One reason is culture. Organisations discourage ‘negativity’. They penalise anyone who doesn’t present an optimistic face. This closes off a lot of discussion.
Big projects also make it hard. People struggle to see how widespread problems are. Is it just me, or are other people bogged down too? Without the wider picture, it’s easy to believe that my problems stem from personal inadequacies rather than project-level failings.
But I think it’s more than that. There’s something deep within the way we think about projects that inhibits us from identifying and calling out incipient failures. There’s a problem in the way we define success.
We play mind games with ‘success’. We define it in multiple, contradictory ways. This then makes it almost impossible to recognise failure. (A good thing if you’re trying to avoid blame; a bad thing if you’re trying to avoid failure).
For example, most projects I see have about five different definitions of success:
The ideal. The grand vision of what the project will ultimately achieve. We paint this to create good feelings about the impact we will have. We quickly realise the vision is unachievable: an ideal rather than a target. But we still talk about it as if it’s real.
The specification. The subset of the ideal that we’re contracted to deliver. This is defined after painstaking analysis, many rounds of negotiation, much compromise. It may be couched in legalistic documents or as an informal “backlog” of post-it notes; either way, it embeds the target the project was set up to aim for.
Personal goals. The subset of the ideal that each individual team member would like to achieve. It reflects people’s desire to do a little better than their last project. It’s what they want to do to see progress in their career and personal development.
The optimal. The subset of the ideal that delivers most “bang for the buck”. This is what the project’s customer most values. If they get all of it, they’ll be happy. We learn more about it as the project proceeds and we gain information on what’s feasible, what works in user testing, etc. Thus it isn’t defined within the initial specification.
The achievable. The subset of the optimal that can be delivered in the desired timeframe. Ideally, the project would deliver this as quickly as possible, then use it as a platform to deliver the rest of the optimal system in subsequent releases.
Good project managers and sponsors focus on identifying (4) and (5), and hence on steering the project to deliver it. This is their implicit definition of success, even though the official definition may be quite different.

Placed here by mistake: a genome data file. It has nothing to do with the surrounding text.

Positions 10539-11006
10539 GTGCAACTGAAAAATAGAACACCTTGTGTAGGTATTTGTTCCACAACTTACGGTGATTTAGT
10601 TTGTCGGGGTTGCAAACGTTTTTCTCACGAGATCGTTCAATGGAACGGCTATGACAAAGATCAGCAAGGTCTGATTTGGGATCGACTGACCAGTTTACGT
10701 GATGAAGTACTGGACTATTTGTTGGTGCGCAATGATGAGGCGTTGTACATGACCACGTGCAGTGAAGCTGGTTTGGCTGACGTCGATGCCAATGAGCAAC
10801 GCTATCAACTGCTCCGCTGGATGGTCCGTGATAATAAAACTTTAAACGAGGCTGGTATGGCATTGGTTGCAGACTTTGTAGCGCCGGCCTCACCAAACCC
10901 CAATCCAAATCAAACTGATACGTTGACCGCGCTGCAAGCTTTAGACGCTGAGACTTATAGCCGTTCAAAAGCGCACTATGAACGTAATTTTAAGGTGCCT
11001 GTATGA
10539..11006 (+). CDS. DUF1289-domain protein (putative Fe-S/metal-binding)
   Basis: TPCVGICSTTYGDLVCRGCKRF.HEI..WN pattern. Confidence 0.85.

However, even as they focus on the achievable, they keep talking about the ideal. Part of this is habit, part of it is legal, part of it is a desire to keep people aiming as high as possible.
Other people on the project also recognise that (1) isn’t achievable. They probably realise pretty quickly that (2) and (3) are going to be compromised too. However, they have no clear picture of (4) and (5) (no-one’s talking about them), so they’re left with an overall sense of failure.
It’s difficult to talk about this sense of failure. Culture gets in the way. Even if you overcome culture, you start to talk at cross-purposes with project leadership. You’re talking about failure against a baseline of the ideal, but project leadership have abandoned that in order to focus on the achievable.
Talk this way too much, and you’re seen as overly negative. So people learn not to raise their concerns.
And if people don’t raise their concerns, project leadership gets cut off from information. They have no way to recognise when problems grow and start to threaten even the achievable. The project risks drifting into catastrophic failure.
How do we break this cycle?
At one level, it’s simple – start talking explicitly about the achievable rather than the ideal. Accept that scope will change as we learn more. Talk always about real objectives so that people can more easily identify when they’re at risk.
At a deeper level, this is really hard. We play these mind games with ourselves all the time, simultaneously dreaming about the ideal outcome while scrabbling to find a path to the achievable.
Bringing in a Devil’s Advocate or Court Jester can help break our mindset, but only if we’re truly prepared to listen to them. Nonetheless, it’s worth trying.
Of course, the best prescription is: don’t do big projects. Any IT project above maybe £5-10 million (or a lot less in many organisations) is at serious risk from the outset. Break stuff down into smaller chunks and we can get our heads around the likely outcomes with fewer mind games.